Last week we held a launch event for our Visualising Security project. The aim of the project is, over the next 4 months, to build a collection of images and stories that challenge the conventional narrative of ‘security’ and provide evidence for our Alternative Security Review. Joanna Frew shares some reflections on the event

What does (in)security look like to people in the UK? How can that reality be conveyed not just in words, but through creative engagement? What symbols and images will people use to convey their understanding of (in)security? These are the exciting unknowns as we embark on the Visualising Security project.

What we already know, and why we have undertaken the Alternative Security Review, is that UK security policy is made by a small group of elite insiders whose starting point for national ‘security’ is to identify threats to the status quo and then find ways to contain or eliminate those threats by exerting coercive power. It rarely defines ‘security’ beyond the existing order, let alone examining whether that order is just, equitable or sustainable. Never yet has it sought to ask ordinary people how they would define security and what priorities they would set.

We asked three outstanding people who think, work, write about and take action on (in)security to share their reflections by using an image that helped them define (in)security. As Zsófia Hacsek, researcher with the ASR team and Coventry University, said, “images use symbols and emotions to shape a narrative.”

To see the images and hear what the speakers had to say, you can still watch the discussion, but the panel elicited some reflections for me that highlight the way in which asking people to share images does indeed illustrate thoughts and feelings in a unique and powerful way.

Financial institutions, the military-industrial complex and policy were all identified as part of this system of dominance that is supposed to create security but often causes harm and insecurity for people across the world, as well as for communities in the UK, especially those that are marginalised and minoritised.

Answering this insecurity, I felt the images created a narrative around solidarity, community and agency. They showed protest – an act that brings people together in solidarity, even when they face violence from those supposed to protect us. As Aditi Gupta (co-founder Minorities in Peace and Security) said, it is also about taking back agency over our own security when it is under threat, especially when the interests vested in the current political, economic and security establishment, over which most of us feel we have little power, perpetuate systemic injustices such as racism. 

For Ameen Nemer (Arabian rights activists, collaborating with the European Saudi Organisation for Human Rights) remembering the victims of Saudi Arabia’s seven-year bombing of Yemen, that act of solidarity in defiance of the global military-industrial complex is about pointing out the absurdity of conventional understandings of security. The cyclical insecurity caused by war – when money is spent on weapons, instead of hospitals and schools, that are then used to destroy hospitals and schools – could be stopped if there was political will.

Sarah Lasoye’s (Medact Campaigns Officer) photo depicted several layers, illustrating where Sarah finds security – in communities that act in solidarity – and where she sees the origin of some insecurities, particularly for the minoritised and activist groups she is part of.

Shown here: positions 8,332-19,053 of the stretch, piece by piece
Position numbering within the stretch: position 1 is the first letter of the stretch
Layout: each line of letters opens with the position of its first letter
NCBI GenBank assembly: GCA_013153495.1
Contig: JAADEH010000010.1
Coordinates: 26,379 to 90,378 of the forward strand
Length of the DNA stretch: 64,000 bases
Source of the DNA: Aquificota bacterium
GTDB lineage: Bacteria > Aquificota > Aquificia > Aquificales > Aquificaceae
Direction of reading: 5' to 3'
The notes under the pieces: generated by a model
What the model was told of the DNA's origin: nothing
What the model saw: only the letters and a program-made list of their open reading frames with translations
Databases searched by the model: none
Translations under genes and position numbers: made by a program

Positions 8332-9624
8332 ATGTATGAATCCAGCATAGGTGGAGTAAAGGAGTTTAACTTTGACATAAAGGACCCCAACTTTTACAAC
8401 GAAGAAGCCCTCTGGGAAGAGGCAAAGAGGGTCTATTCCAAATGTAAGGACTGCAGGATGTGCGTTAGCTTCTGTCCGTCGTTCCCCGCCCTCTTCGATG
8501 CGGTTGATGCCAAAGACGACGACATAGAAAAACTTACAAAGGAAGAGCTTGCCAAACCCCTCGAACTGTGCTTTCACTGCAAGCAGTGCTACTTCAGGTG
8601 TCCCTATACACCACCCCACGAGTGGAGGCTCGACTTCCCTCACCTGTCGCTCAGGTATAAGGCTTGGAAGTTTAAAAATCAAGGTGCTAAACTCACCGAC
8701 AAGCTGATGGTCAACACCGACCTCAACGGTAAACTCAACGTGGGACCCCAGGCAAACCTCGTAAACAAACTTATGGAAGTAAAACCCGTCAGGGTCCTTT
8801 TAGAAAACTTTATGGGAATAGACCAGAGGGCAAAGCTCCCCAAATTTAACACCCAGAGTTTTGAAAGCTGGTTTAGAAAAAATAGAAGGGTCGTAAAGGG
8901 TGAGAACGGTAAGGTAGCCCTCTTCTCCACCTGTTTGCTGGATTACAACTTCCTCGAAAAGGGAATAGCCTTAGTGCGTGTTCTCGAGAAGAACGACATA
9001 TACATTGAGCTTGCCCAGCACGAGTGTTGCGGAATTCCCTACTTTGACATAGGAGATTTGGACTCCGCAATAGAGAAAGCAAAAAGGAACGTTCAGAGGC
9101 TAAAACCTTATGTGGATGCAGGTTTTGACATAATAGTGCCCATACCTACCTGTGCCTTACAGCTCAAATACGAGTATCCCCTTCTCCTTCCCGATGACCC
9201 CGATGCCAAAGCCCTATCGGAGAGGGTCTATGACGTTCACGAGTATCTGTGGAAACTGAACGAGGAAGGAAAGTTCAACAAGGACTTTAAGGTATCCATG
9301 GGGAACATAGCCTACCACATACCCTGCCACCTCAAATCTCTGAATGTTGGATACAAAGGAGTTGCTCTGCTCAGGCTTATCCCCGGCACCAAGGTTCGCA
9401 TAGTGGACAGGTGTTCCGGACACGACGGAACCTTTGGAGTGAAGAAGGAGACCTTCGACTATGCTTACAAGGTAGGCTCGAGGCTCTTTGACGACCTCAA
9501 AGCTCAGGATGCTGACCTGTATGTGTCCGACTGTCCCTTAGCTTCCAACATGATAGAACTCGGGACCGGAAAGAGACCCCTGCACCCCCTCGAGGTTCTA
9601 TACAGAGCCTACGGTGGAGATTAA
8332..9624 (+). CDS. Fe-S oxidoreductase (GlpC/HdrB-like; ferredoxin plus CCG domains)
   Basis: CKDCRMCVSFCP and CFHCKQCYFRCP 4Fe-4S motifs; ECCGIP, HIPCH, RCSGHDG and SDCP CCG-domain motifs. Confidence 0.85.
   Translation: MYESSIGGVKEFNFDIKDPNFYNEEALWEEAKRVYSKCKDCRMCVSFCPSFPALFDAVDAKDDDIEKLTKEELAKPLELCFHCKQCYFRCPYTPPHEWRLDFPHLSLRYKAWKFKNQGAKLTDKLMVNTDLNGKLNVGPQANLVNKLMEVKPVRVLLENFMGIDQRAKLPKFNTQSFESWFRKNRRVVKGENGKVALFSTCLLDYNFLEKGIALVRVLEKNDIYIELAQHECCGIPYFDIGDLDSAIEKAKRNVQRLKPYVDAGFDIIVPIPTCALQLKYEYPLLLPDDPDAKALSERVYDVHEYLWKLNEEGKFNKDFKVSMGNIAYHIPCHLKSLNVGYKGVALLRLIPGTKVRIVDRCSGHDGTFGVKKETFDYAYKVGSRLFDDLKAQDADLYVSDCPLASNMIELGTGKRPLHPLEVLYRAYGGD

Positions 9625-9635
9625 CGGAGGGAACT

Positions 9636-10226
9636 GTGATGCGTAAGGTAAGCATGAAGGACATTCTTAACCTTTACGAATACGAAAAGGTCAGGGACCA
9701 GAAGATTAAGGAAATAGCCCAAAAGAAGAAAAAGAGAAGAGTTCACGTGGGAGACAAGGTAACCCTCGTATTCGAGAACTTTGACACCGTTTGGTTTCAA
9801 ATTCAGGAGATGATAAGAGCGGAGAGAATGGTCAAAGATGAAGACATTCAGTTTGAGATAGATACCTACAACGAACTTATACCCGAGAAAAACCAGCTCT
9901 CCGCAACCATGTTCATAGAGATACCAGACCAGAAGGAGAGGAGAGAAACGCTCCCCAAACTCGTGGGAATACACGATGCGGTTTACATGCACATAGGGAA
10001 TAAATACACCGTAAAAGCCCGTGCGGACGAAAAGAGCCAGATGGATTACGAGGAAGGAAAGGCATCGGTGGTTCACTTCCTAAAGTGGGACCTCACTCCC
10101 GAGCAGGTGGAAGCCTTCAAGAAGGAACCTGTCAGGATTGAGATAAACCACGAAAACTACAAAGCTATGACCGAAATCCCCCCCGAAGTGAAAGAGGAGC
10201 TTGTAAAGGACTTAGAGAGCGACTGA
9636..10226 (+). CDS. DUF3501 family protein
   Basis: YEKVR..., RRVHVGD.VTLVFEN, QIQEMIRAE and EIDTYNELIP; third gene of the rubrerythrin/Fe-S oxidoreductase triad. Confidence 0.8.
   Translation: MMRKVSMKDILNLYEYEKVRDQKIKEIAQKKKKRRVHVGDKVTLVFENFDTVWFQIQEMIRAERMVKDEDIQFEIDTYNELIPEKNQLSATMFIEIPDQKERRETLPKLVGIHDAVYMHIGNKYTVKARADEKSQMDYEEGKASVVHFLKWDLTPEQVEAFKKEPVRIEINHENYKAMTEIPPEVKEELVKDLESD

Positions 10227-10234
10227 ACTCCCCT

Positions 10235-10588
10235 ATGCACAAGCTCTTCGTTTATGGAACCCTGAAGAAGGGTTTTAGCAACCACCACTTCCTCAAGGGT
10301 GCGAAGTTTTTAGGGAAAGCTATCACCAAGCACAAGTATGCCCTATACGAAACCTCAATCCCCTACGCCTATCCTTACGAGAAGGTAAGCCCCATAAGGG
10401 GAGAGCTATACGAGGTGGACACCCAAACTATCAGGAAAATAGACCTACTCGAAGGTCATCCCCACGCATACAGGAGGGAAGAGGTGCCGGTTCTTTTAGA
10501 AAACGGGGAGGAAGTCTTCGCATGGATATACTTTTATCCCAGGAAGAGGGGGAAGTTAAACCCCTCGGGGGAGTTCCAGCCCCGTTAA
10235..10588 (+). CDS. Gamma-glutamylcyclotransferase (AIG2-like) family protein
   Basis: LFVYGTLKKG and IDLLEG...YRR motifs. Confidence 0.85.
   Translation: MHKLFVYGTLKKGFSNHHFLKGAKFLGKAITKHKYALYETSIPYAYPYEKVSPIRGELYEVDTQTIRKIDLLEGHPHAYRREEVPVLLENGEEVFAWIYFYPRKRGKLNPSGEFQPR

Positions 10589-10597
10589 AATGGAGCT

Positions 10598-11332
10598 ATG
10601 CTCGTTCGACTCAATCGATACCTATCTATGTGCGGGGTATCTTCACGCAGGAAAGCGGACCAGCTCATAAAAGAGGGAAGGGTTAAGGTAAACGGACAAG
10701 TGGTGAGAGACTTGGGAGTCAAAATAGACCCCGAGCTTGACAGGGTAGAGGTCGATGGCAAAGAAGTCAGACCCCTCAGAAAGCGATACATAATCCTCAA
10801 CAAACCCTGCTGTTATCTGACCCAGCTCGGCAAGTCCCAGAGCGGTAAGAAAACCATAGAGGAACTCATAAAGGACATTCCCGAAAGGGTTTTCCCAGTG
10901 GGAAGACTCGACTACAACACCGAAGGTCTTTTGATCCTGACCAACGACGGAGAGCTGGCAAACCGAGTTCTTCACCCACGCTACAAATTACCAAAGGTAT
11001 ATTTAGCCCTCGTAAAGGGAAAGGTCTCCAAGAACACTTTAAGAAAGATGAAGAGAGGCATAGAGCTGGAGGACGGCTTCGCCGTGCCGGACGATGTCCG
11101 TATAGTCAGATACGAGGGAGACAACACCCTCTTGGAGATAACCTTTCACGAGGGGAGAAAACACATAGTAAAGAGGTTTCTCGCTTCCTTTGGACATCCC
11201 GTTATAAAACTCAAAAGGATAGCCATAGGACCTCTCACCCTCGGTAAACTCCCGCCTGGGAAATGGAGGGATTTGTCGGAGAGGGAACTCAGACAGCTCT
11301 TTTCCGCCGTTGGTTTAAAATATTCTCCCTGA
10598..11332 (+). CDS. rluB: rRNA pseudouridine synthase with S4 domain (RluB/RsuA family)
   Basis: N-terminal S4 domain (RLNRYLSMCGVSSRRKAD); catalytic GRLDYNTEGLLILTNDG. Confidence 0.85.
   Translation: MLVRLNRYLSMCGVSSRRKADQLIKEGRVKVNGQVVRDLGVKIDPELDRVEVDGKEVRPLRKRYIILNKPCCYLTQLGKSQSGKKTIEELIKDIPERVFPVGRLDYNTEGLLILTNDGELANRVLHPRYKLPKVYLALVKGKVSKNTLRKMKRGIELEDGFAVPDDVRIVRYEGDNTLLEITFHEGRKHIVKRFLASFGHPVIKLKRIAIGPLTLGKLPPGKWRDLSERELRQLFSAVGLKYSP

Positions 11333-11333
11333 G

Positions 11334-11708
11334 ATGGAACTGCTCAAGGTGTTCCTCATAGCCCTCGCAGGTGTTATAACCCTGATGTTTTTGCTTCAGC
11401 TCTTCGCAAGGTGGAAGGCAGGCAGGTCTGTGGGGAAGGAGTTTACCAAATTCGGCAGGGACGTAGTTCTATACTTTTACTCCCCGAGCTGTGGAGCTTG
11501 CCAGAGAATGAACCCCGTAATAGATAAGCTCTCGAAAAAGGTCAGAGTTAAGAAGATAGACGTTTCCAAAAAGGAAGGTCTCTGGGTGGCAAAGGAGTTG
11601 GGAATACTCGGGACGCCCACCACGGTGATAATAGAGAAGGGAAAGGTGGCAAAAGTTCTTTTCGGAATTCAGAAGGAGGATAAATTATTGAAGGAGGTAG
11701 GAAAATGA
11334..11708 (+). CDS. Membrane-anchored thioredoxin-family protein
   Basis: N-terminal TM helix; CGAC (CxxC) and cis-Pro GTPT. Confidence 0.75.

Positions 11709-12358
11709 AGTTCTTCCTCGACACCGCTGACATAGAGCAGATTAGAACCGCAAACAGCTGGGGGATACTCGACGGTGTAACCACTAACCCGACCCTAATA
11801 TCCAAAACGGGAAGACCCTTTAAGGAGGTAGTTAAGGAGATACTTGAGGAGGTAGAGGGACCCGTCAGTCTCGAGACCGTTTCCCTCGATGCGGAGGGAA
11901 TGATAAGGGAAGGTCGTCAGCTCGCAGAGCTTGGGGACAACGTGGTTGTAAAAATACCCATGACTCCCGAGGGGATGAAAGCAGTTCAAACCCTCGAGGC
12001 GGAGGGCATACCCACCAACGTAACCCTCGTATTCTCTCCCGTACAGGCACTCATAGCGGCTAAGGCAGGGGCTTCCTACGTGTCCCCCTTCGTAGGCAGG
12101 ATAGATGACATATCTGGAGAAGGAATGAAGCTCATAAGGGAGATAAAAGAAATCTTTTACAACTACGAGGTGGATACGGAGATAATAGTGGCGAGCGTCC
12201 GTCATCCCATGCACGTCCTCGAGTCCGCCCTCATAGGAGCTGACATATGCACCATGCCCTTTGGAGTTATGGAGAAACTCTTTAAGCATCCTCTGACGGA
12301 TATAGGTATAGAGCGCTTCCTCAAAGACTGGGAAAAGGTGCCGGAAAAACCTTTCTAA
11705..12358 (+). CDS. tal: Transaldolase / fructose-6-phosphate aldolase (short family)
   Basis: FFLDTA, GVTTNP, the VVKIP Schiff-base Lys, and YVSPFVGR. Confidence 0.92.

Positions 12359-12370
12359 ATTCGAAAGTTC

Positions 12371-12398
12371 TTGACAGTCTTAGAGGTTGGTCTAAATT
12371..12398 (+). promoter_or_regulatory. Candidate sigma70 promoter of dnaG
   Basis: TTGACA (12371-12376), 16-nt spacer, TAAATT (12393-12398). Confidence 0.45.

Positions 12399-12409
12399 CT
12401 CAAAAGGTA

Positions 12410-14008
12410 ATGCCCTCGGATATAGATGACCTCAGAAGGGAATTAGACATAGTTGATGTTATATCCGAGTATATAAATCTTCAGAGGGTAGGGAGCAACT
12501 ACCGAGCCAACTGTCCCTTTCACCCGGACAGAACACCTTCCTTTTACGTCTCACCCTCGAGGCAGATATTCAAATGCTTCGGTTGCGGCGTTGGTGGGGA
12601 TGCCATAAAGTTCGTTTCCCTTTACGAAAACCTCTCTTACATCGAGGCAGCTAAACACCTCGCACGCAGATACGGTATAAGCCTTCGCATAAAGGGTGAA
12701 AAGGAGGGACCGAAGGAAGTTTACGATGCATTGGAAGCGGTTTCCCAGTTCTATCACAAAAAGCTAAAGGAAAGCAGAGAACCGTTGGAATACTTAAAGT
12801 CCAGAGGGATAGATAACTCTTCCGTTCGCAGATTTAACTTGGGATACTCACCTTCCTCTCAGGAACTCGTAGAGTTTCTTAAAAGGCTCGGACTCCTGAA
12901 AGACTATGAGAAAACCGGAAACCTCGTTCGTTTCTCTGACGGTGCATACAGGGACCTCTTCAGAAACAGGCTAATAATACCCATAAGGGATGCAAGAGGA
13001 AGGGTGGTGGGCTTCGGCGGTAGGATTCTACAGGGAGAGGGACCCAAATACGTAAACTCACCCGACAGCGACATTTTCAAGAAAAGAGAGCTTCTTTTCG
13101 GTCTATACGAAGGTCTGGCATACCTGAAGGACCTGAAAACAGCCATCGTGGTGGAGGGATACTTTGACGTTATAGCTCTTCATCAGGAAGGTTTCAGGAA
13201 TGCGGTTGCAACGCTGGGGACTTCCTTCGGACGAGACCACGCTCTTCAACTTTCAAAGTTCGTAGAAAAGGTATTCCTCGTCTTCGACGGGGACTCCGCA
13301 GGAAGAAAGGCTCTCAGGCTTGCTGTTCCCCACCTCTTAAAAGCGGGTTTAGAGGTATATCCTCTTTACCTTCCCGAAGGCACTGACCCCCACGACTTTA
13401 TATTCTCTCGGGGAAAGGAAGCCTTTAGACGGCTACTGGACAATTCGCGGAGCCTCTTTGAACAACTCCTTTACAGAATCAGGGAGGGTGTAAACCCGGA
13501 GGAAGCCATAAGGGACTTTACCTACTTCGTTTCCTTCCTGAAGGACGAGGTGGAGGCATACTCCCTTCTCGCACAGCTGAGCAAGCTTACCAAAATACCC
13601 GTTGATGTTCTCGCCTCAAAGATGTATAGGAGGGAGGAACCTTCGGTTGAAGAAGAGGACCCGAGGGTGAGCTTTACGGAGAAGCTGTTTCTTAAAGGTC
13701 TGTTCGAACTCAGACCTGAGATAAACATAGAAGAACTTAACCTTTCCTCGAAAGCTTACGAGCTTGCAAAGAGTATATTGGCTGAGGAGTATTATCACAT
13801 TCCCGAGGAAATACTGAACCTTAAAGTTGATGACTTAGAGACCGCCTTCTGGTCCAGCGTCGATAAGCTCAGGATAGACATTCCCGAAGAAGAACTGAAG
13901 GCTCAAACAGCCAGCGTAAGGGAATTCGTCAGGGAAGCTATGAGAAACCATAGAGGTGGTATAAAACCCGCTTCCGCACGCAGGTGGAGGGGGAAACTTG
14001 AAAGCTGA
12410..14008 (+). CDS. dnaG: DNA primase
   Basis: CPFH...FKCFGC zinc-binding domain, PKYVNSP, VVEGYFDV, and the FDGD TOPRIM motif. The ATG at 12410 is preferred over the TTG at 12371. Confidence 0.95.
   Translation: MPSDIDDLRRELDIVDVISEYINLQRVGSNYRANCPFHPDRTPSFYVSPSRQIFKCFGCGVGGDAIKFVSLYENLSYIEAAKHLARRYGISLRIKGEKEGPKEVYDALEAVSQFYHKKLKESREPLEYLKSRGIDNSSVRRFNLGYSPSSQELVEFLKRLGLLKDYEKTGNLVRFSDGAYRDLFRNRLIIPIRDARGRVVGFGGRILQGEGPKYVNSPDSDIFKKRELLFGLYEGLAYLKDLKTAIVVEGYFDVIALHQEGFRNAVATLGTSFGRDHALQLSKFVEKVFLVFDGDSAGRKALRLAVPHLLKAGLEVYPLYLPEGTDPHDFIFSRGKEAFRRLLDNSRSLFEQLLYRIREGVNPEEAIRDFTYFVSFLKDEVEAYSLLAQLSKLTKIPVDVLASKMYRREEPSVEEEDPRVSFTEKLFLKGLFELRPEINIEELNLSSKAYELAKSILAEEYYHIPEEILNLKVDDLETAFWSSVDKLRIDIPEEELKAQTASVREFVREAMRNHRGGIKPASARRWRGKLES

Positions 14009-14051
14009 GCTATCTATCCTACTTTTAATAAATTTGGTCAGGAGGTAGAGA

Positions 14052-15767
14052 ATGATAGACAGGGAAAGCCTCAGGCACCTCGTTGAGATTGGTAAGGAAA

The symbols used in these deeply personal images were underpinned by a demonstrable emotional commitment to building a different kind of security. The images, in different ways, bore witness to the human bodies that bear the scars, or have succumbed, to national ‘security’ and for whom the speakers are passionate about building a better security. The picture of security formed during the event was about security as something that is built from the ground up, that protects those who are minoritised, and that says “no” to a security that is based on coercive power. From all of the speakers a commitment to protecting and upholding human dignity and rights was visible. 

We hope this project will open up more meaningful discussion about security across the country. As Aditi said, we need to take our agency back when it comes to security discussions. Ameen quoted insiders who said that if the UK ended weapons sales to Saudi Arabia, overnight that would end their war in Yemen. But it’s not just in foreign and defence policy that human security is being eroded. Sarah spoke of the hard security policies that have made their way into healthcare in the UK and the impact that more draconian policy and policing has on minoritised communities especially. As well as the campaigns that many of us are involved in, we need to shape a new narrative on what security means, to challenge and change the thinking at a national level. We can make a difference and need to use the agency or power that we have.

Working with an existing group you are part of, or by gathering a group together, Visualising Security is a great way of opening up conversations on how people define (in)security and what’s important to them to feel safe. Sharing images and stories with Rethinking Security will add evidence and authenticity to our Alternative Security Review but, who knows, it might help to build a new narrative where you are too. Check out the information on how to go about this or get in touch.

The views and opinions expressed in posts on the Rethinking Security blog are those of the authors and do not necessarily reflect the position of the network and its broader membership.

Image Credit: Visualising Security logo, designed by Leonie Mills-Woanya